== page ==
Category Archives: Figure

Storytelling painting

What attracts you to a work of art? As I write, looking around my living room, I see two patterns. First, I see paintings that act as windows into places I want to be, and the state-of-mind that appeals to me, like peace/tranquility, love or a place that sparks a memory.  Second, I see paintings (typically those with figures) as the starting point for a story. One particular favorite by Francesco De Benedetto is of a beautiful young woman, head turned looking over her shoulder. Her expression loving. What is she thinking? What does her glance say about what she’s seeing?

The art I’m drawn to either provides an escape or sets up a story.

Figurative Storytelling

Of course, non-figurative art can tell a story, but having the human element in a picture places us in the world the artist created in a more compelling way. As a tribal species, we’re naturally inclined to connect with and understand others.

There are cases when a story is clear cut, such as Picasso’s Guernica, meant to get the viewer to see (and then feel) the atrocity of war. And there are open-ended stories the viewer invents through their own interpretation. Think Leanardo’s Mona Lisa and her mysterious smile.

I’m thinking more about storytelling as I paint more figurative work. I’ve painted plenty of beauty (and will continue!), but as I seek to broaden my art’s impact, I think of storytelling as “the next level.” But how?

How to Improve Storytelling

I’ve gathered a list of tips to help better tell stories in a painting and use one of my paintings as an example.

Man Regarding Bird (Chinatown, San Francisco), Oil, 12×9″
  • Setting. The place you illustrate is the start of the story. This is perhaps the most important context we can give the viewer. This setting is Chinatown in San Francisco. Other than the storefront sign (“Asian Ambia”), this doesn’t scream Chinatown, it only suggests it. What was important to me wasn’t the neighborhood, but the fact that these are two living creatures in a man-made, urban world where nature is precious.
  • Framing the Subject. How much space does your subject or center of interest get? Does it fill the picture frame or is it a small part with other design elements emphasizing it? Here, I surrounded the subject with lots of architectural space that support the relationship between the two figures. These living beings stand out because they are surrounded by man-made, flat, fixed linear objects in space.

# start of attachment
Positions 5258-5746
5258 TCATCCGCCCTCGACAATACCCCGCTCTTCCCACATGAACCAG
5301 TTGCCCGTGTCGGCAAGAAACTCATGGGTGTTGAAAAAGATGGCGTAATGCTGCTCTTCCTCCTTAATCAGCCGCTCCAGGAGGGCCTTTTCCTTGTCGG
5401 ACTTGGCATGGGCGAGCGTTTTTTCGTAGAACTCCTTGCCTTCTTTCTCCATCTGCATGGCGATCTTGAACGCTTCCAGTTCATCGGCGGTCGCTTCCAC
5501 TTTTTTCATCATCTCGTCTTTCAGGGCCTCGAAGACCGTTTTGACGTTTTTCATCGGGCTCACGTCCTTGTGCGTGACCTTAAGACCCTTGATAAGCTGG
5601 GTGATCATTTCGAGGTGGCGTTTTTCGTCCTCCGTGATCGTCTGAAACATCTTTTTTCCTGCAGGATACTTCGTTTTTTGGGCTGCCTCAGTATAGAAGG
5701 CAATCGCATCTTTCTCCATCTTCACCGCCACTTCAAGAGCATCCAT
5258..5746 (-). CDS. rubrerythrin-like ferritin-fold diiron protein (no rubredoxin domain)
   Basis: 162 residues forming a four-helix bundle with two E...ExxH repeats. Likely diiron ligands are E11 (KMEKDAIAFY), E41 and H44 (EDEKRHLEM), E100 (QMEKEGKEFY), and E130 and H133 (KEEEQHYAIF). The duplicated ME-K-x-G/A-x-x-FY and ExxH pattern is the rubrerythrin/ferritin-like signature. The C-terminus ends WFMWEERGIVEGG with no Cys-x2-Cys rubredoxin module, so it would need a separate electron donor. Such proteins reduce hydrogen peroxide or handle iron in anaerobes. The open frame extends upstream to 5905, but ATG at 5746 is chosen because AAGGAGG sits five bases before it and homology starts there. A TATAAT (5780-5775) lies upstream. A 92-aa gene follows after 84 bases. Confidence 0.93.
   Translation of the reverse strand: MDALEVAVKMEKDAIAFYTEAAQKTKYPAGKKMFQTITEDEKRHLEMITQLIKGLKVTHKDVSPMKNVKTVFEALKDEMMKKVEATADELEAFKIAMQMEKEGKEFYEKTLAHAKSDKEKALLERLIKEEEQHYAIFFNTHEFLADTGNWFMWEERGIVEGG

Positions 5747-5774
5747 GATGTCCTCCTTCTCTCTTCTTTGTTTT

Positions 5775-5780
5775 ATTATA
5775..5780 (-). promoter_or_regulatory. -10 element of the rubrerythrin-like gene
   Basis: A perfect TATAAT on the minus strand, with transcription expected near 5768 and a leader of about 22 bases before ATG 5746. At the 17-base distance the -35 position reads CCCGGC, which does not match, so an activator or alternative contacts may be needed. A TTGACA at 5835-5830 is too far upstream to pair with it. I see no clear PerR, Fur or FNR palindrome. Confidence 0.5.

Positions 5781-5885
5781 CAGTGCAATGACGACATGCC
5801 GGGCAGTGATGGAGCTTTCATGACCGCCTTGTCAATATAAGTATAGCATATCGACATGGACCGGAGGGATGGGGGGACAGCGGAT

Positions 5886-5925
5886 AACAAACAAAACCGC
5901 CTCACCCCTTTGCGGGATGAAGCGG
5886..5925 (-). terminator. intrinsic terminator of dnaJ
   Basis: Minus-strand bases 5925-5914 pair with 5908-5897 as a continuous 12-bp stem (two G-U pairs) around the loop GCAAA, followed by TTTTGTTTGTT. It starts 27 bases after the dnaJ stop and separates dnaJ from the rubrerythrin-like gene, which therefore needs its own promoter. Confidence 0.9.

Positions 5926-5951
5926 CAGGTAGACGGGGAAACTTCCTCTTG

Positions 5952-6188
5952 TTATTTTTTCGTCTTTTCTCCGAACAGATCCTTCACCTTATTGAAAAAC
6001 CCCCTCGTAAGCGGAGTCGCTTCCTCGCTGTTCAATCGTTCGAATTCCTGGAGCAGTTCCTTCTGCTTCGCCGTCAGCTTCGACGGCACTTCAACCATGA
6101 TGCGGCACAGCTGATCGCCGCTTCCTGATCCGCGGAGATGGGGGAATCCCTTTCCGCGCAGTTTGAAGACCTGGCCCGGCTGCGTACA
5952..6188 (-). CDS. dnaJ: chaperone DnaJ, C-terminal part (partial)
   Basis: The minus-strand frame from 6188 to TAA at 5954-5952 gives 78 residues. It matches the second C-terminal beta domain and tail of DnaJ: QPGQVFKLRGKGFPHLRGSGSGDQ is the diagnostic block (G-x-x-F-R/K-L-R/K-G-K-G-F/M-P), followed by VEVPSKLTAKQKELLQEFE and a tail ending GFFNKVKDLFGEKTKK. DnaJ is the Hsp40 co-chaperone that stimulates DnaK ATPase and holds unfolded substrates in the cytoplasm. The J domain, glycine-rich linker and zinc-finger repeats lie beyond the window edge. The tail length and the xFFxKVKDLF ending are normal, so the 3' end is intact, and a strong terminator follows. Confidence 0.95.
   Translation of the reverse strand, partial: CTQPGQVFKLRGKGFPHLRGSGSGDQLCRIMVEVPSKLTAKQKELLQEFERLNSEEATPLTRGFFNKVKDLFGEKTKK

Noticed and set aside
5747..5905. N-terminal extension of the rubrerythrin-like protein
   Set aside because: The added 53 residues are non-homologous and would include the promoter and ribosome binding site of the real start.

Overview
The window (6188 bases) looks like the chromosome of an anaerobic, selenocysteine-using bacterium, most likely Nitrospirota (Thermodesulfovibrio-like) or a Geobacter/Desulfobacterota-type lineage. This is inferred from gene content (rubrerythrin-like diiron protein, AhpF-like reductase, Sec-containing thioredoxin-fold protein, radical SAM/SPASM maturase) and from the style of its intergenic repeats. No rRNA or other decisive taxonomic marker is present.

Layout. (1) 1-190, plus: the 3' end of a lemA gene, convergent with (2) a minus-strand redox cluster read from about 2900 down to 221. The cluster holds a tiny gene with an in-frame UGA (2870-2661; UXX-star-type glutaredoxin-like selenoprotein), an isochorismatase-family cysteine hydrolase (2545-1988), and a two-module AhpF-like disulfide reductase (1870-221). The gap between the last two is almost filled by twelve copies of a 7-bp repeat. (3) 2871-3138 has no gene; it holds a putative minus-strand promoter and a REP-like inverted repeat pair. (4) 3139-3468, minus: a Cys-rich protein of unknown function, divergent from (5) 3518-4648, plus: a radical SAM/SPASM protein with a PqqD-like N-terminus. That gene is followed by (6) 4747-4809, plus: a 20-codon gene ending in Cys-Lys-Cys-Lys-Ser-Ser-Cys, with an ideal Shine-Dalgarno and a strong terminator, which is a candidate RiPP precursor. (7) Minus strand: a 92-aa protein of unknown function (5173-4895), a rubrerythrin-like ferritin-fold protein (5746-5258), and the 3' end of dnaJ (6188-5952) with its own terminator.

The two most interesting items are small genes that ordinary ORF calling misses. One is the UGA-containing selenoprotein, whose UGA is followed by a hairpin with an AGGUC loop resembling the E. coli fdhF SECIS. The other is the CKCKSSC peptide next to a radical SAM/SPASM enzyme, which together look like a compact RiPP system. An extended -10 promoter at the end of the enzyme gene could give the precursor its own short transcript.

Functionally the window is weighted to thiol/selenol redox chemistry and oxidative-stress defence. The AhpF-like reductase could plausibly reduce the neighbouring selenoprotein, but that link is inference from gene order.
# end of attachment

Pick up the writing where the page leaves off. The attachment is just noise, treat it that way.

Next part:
• Senses. Of course, the physical nature of painting limits how many of our senses are activated, but there are subtle ways to represent senses beyond sight. Depicting a burning building could evoke the smell of fire or warmth in the viewer. In this painting, I used the sense of sunlight to convey a clear, warm day. A perfect time to appreciate nature in a city.
  • Posture. The posture of figures depicted in a painting say a lot! Think of the figures in motion by masters like Titian and Caravaggio. Where the figure looks, movement or stillness, articulation of musculature that can depict tension or relaxation–all play an essential role. For this painting, I sought to show a man, relaxed standing in the sun, taking a break. With his arms crossed, I’m trying to convey the fact he’s thinking, regarding the bird in front of him with curiosity, but remaining still leaning on the fire hydrant so the bird doesn’t fly away. And of course, the posture of the bird facing the man suggests mutual curiosity, or perhaps, a potential source of breadcrumbs!
  • Emotion. A vital purpose of storytelling is for the viewer to experience an emotional response. The best books take us through a series of well-planned emotions. In a painting, there are practically infinite methods for doing this, so I’ll stick to this painting as an example: With this sparse setting, and through specific shapes and colors that surround these figures, I sought to draw the viewer to the connection between man and nature. The scarcity of nature in a city setting like this makes the bird special. Other than the man regarding it, the bird is the only depiction of nature. This makes the man curious about the bird, but with a calm appreciation (shown through his posture).

Want to learn more? Some of the best artists today are working in film and TV. Among them, Pixar is a leader, and lucky for you, through the free Khan Academy they’ve shared a beautifully produced and easy to understand online learning module on storytelling. Although meant for moving images, I found plenty in it to support painting.

How do you tell stories in your paintings? As always, reader comments and ideas are welcome!

San Francisco Pride Exhibition

For Pride month in San Francisco, I’ll be showing at both Spark Arts in the Castro and this national exhibition at the Harvey Milk Photo Center. Join me at the reception June 22nd. The works below can be purchased online now, but understand they can’t be shipped until after the show closes on July 21.

Exhibition Dates: June 22-July 21, 2019
Opening Reception: June 22nd, 2019 from 5:00 pm to 8:30 pm
Location: Harvey Milk Photo Center, 50 Scott St. San Francisco

In honoring the Stonewall riots 50 years ago, Harvey Milk Photo Center proudly present the Stonewall 50 Years Anniversary Art Exhibit. This exhibit is intended for artists to showcase their best contemporary artworks focusing on celebrating LGBTQ community.

I’m proud to exhibit the three pieces below.  The first has a LGBT theme, while the others are just simply beautiful paintings the center wanted to show. I really appreciate it when exhibitions like these don’t get hung up on homoerotic images, but instead embrace all the art our community creates.  Thank you Director David Christensen.